Lachlan Brown on Thu, 2 May 2002 01:45:01 +0200 (CEST)

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[Nettime-bold] Love is the Law: The Passion of Revolt

Love is The Law: the passion of revolt 

textual communities in the culture of 
the press pamphlet during the English 
Lachlan Brown

”Not a full year since, being quiet at my work, my heart was filled 
with sweet thoughts, and many things were revealed to me which 
I never read in books, nor heard from the mouth of any flesh, and 
when I began to speak of them, some people could not bear my words, 
and amongst these revelations this was one: <I>The the earth shall 
be made a common treasury of livlihood to whole mankind, without 
respect to persons; </I> and I had a voice within me that bade me 
declare it all abroad, which I did obey, for I declared it by word of 
mouth wheresoever I came. Then I was made to write a little book 
called The new Law of righteousness, and therein I declared it; yet my 
mind was not at rest, because nothing was acted, and thoughts run in 
me that words and writings were nothing and must die, for action is the 
life of all, and if thou dost not act, thou dost nothing. Within a little time 
I was made obedient to the word in that particular likewise; for I took my 
spade and went and broke the ground upon George Hill in Surrey, thereby 
declaring freedom to the Creation, and that the earth must be set free from 
the entanglements of Lords and Landlords; and that it shall become a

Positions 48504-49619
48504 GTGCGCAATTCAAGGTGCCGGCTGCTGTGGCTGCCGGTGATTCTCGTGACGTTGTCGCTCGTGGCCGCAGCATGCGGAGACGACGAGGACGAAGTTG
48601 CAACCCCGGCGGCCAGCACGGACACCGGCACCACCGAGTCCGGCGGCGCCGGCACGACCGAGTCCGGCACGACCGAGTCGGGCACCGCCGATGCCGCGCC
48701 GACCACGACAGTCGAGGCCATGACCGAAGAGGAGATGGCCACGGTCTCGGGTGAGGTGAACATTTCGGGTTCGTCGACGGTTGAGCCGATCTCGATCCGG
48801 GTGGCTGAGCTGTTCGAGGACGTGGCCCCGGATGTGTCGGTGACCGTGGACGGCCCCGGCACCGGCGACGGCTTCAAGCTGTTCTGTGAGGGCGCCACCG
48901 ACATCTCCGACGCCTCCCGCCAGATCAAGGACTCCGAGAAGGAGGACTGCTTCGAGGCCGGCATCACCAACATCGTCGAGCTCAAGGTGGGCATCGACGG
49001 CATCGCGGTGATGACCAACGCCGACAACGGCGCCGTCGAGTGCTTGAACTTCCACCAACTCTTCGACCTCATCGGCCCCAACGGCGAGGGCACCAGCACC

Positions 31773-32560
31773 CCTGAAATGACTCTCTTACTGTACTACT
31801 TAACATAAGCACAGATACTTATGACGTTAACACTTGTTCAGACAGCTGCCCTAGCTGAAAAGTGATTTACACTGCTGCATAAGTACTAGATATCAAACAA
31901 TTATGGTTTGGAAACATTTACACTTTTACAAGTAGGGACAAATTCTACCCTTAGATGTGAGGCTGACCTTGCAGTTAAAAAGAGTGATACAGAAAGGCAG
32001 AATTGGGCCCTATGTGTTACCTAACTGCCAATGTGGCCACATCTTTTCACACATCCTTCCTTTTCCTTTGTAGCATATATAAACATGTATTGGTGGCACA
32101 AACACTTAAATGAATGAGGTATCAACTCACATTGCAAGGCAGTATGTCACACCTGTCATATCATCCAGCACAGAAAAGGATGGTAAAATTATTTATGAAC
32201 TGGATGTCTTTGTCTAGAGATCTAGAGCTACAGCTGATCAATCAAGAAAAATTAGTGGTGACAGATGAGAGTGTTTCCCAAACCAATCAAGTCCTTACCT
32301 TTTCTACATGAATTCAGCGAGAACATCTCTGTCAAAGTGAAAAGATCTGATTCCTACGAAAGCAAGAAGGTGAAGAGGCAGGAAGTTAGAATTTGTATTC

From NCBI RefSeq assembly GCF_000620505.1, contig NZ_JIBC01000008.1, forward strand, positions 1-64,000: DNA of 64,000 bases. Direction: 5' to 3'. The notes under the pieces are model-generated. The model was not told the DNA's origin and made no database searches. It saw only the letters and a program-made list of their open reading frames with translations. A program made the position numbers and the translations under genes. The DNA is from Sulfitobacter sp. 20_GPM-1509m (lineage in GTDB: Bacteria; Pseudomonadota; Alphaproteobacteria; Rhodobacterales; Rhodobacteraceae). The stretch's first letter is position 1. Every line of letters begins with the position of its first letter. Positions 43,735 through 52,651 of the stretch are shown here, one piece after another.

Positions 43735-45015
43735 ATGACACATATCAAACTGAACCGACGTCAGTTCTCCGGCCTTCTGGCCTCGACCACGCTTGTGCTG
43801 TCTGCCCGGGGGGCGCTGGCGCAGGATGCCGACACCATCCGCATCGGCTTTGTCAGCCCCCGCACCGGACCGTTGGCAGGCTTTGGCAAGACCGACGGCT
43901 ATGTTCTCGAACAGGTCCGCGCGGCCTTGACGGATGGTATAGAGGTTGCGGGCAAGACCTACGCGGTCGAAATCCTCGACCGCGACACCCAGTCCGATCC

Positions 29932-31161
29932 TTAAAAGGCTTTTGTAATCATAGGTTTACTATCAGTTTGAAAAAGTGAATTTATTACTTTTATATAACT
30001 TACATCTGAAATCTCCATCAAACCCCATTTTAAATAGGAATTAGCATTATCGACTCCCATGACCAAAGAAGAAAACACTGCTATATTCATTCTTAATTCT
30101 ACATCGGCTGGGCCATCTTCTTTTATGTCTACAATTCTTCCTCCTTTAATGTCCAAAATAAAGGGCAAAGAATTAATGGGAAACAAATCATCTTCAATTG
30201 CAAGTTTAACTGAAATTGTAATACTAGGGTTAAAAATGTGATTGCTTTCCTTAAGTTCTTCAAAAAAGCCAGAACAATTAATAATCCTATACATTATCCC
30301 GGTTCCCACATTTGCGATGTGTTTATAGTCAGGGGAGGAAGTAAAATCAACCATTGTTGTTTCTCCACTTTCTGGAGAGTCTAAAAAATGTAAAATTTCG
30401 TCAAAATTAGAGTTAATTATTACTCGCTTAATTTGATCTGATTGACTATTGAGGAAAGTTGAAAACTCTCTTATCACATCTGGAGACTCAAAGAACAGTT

common treasury to all….” 

Gerrard Winstanley, A Watch-word to the City of London and the Armie 
(August 26, 1649) (1) 

The radical writings of the seventeenth century English Press Pamphlet 
reside at the threshold of our modernity. They represent a navigation 
from sacred to secular, a negotiation of the source of sense from Word 
of God to Heart of Man. For the radical writers discussed below, each 
meaning was invested with and each action was apprehended as a 
reconstitution of the communicative bonds that attach us to the world. 
Briefly put, through an analysis of de-sanctified power and an understanding 
that without love there is no bond, civil or natural, they posited love as the 

For some this analysis was knowing and reflexive, intimate with the 
conditions of production, circulation and reception of their writing. Their 
analysis – a “law written in the heart” (Winstanley 1650) was concerned 
with the dispersal of power and control. As such these writings have particular 
relevance for the present re-distribution of media and communications in 
digital media, in contesting meanings applied to memory and to history as 
well as the future or foresight in a scriptural economy, and in reattaching 
them to notions of community. 

The Culture of A Distributed Press. 

Discourses on Liberty in England were first conceived as religious questions 
expressed in Biblical images and theological formulas, the common stock of 
images, allegories and meanings that all shared. When government broke